Wednesday, 13 January 2010

13th January 2010

I'm sure that everyone's as fed up as I am with pictures of snow but at the moment that's all we have. It is four weeks to the day since we last saw anything green. Looking at the depth of snow, more particularly the depth of compacted snow, it looks like being another four weeks until we do. Then, of course, will come February's snow.
Our house is around here somewhere.......

All roads, but one, out of Weardale are currently closed - have been for many days now. The snowploughs and snowblowers have been getting stuck(!).
But, we love it really. Even though today we've had to chop more logs. We sank up to our adult waists on the way to the woodpile, before employing child labour to compact the 100 yard run through the willows to the house so that we could return with the newly cut and split logs. A bitter south easterly wind was blowing, but we were all very warm indeed, as Phil chainsawed and I split the logs and Gabriel and Isaac sledged for England! Or was it for pocket money?

With children at home, snow jobs and a frozen workshop I've had no time at all to do my own work. However, I have spent hours digging out sheep. Here's a snowhole I'm particularly proud of digging, just so that my wool providers could have somewhere to stand. Don't worry, I do take them in at night.

The poor wild animals are less fortunate. It's quite heartbreaking to find all the little frozen bodies littering the ground. It will be nice to see some grass again, to feel some sun on our faces and to have a new topic of conversation.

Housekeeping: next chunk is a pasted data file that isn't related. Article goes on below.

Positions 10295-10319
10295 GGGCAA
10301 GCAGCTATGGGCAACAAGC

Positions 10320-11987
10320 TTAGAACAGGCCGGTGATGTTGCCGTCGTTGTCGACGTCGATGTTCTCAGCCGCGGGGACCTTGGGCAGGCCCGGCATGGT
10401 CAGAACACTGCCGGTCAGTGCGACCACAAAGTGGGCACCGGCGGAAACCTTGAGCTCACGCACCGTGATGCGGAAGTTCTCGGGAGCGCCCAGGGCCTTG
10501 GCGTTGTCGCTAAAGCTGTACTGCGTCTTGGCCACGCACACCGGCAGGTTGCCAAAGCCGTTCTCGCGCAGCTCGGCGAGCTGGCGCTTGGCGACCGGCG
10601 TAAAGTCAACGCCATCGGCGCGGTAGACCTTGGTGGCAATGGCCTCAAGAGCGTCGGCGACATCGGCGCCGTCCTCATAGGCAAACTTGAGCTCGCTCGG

In the meantime we're alive and well, inconvenienced, but secretly enjoying the minor hardships and we're unspeakably grateful that we live in such a realtively benign part of the world as our hearts go out to the people of Haiti.


  1. We were just wondering how you were last night - the Head Chef speculating whether you had been reduced to eating the sheep yet. We were actually snowed in for a couple of days (I was snowed in for longer as I am such a scaredy-cat on icy roads), but due to my tendency to store food in anticipation of apocalyptic events there was no need to panic. I feel that our climate is benign compared to yours, but as the water pressure dropped to almost nothing and the lights flickered, I certainly pondered on the fragility of civilization and its dependence on all sorts of invisible infrastructures. I agree that our minor inconveniences are as nothing compared to the unimaginable tragedies that so many people in this world must endure.

    Pomona x

  2. That snow-hole is surely something of which to be proud. Not just practical, but having its own unique properties/ qualities as well. I whiffed almost the same fragrance as the one approaching Slack House earlier this week, from a clearing made for sheep at the bottom of the South Tyne Valley. I was intrigued by how warm it felt out of the wind, and how soft it was underfoot, considering that it was about 4 inches of compacted ice, but with a carpet made from the remnants of hay and droppings. Woodsmoke, fresh hay and sheep droppings - now who would have thought that to be such a wonderful and evocative perfume?